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Here's how many COVID cases and quarantines were reported the first week of school in St. Louis County

The numbers don't paint a total picture of how many students and staff members tested positive

ST. LOUIS COUNTY, Mo. — The first week of class ended with hundreds of COVID-19 cases and more than 1,000 people in quarantine across schools in St. Louis County.

"Cases, frankly, are higher than we expected," Dr. Emily Doucette the Chief Medical Office for the St. Louis County Department of Public Health told 5 On Your Side. 

The report released Wednesday morning from the health department is missing information from six school districts and 109 private schools. The data compiled is enough to show how the beginning of the school year got underway.

Data from 17 of the county’s 23 public school districts and 41 of the approximately 150 private schools showed:

  • 373 student cases of COVID-19
  • 56 staff cases of COVID-19
  • 1,318 individuals quarantined

Number of schools with cases:

  • 16 schools with more than 5 cases
  • 18 schools with 3-4 cases
  • 212 schools with 1-2 cases

In-school transmission:

  • At least 15 instances of likely in-school transmission reported to the county health department
  • Some of those resulted in numerous additional positive cases

Page added there are several reasons why those numbers are likely higher.

“We know these numbers are artificially low, given that the data comes from only one week of classes, not all school districts have reported their numbers and many children being exposed to COVID are not being tested,” Page said.

Data from the St. Louis County Department of Public Health showed in the two weeks before Sept. 1, the average rate of new cases among kids 10-14 years old increased by 44%. The positivity rate was 16.2%, which is higher than the community average of 9.8%.

“This underscores the urgent need for more testing and adherence to robust prevention measures to bring transmission under control,” the health department wrote in its two-week data breakdown.

“The level of transmission among our children is much too high,” Page added.

He called on parents and school officials to help reduce the spread of COVID-19 in schools, noting that the delta variant has shown to be more easily transmissible, especially among children. He stressed the importance of wearing masks even when they’re not required, those 12 and older getting vaccinated and getting tested if exposed to the virus.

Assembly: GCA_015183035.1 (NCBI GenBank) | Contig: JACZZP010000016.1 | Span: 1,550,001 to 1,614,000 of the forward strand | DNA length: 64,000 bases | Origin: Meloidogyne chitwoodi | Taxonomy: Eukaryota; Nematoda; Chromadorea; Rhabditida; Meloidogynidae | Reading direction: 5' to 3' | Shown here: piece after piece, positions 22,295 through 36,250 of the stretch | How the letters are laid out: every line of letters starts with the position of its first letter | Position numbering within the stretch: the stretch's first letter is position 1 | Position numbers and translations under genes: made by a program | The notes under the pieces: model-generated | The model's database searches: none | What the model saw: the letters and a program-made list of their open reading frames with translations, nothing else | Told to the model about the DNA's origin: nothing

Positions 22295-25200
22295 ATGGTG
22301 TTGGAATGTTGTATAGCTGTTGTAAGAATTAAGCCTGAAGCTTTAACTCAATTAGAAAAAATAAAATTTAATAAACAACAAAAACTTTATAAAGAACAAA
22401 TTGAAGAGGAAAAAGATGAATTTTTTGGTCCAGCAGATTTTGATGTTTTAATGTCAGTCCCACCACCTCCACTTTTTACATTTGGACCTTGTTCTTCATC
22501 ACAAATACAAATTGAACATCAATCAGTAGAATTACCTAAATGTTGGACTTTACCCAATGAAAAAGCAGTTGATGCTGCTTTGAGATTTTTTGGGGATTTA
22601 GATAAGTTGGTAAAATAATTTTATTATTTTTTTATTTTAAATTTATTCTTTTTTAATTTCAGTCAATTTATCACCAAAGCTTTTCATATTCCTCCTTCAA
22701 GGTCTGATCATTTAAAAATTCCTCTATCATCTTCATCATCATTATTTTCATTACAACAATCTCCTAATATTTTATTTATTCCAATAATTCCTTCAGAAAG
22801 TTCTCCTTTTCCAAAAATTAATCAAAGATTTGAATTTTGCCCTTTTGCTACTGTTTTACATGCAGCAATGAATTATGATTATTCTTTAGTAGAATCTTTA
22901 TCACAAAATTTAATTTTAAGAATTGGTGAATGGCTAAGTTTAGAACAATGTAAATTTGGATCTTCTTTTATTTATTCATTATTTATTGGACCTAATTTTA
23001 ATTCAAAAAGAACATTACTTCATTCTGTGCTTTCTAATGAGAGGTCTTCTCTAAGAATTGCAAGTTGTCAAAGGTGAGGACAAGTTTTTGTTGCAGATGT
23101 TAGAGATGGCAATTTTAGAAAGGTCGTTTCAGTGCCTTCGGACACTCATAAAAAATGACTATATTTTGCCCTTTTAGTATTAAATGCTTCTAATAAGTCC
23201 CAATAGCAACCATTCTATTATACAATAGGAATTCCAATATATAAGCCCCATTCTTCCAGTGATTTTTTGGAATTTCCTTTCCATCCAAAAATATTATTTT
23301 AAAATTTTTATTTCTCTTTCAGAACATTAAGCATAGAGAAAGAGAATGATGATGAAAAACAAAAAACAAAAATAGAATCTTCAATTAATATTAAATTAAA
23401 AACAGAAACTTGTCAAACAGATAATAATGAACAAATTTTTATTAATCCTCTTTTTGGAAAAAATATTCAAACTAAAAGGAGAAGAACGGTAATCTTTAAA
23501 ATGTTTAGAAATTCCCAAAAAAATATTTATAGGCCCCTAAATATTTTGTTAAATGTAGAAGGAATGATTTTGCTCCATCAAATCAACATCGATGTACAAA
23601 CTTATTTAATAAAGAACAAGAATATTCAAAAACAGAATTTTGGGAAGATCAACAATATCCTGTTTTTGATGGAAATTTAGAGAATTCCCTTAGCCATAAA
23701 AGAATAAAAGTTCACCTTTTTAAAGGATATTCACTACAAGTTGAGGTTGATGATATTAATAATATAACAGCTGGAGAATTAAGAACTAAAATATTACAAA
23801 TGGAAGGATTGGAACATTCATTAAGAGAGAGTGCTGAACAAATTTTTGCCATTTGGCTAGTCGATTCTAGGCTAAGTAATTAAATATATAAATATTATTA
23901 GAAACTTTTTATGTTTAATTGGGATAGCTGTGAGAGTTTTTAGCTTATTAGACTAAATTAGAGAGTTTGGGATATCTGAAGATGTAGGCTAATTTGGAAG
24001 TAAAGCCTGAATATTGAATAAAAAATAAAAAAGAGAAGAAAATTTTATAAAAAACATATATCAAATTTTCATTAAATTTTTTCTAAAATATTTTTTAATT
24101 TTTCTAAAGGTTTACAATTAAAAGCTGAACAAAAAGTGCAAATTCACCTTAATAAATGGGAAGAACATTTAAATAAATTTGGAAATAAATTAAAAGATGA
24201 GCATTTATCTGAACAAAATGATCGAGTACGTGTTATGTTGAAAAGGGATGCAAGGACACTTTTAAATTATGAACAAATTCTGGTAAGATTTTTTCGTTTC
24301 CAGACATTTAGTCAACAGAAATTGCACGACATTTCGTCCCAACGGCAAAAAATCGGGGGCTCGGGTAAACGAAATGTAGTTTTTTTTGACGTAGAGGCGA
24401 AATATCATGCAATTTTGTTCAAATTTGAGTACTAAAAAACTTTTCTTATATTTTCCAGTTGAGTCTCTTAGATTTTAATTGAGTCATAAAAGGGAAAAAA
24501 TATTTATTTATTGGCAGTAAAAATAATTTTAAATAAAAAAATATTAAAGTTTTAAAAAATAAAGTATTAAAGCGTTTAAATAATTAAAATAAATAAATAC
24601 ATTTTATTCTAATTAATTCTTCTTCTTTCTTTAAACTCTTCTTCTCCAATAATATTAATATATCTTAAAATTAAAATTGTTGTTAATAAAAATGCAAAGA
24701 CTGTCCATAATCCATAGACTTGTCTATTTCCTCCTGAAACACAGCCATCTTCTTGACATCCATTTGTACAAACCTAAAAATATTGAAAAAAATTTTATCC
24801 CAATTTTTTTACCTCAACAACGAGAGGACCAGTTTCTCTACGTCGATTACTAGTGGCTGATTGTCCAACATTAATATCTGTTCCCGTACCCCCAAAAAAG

Page said some school districts have run into issues with families not cooperating health guidelines, including isolating, quarantining or getting tested when asked. A couple of examples were given in the county health department's school data report released Wednesday morning, which can be read in its entirety at the bottom of this story.

In one example, two parents tested positive for COVID-19. 

He urged families to follow the direction of school officials, including teachers, administrators and health workers.

“Remember, we all have the same goal to keep our kids in school. That’s where they learn best. Keep them in the classroom. Let’s all work together to reduce COVID transmission,” Page said.

Part of that work is keeping sick children quarantined. Paul Zeigler with Education Plus, an organization which supports 60 area school districts, says quarantining is a burden on many families, but it is essential. "The Delta variant is transmitting more in students," explains Zeigler, "quarantining students that were in close contact or maybe have come in contact with someone who is covid positive, certainly that's necessary because we are seeing that transmission."

One St. Louis County school community, in particular, is dealing with a spike in COVID-19 cases. Missouri health department data shows the Hazelwood community is near the top of the state’s list with more than 80 children being diagnosed in the past two weeks.

The Hazelwood School District tracks COVID cases and quarantines on its website dashboard. Tuesday, out of nearly 17,000 students, the district has more than 800 children who are actively quarantined.

There are several other districts in the St. Louis area where hundreds of students are currently quarantined. More than 340 kids are quarantined in Fort Zumwalt, and more than 270 are quarantined in Wentzville.

Unlike Hazelwood, those districts do not have mask mandates.

The St. Louis County Department of Public Health says their strategy to limiting COVID-19 risks in schools is to encourage testing. Testing is available for free at any St. Louis County Health location Monday through Friday from 8 am to 4:30.

READ MORE: Hazelwood, other St. Louis area districts have hundreds of students in COVID quarantine

Read the St. Louis County Department of Public Health's COVID-19 in schools data report in the document below: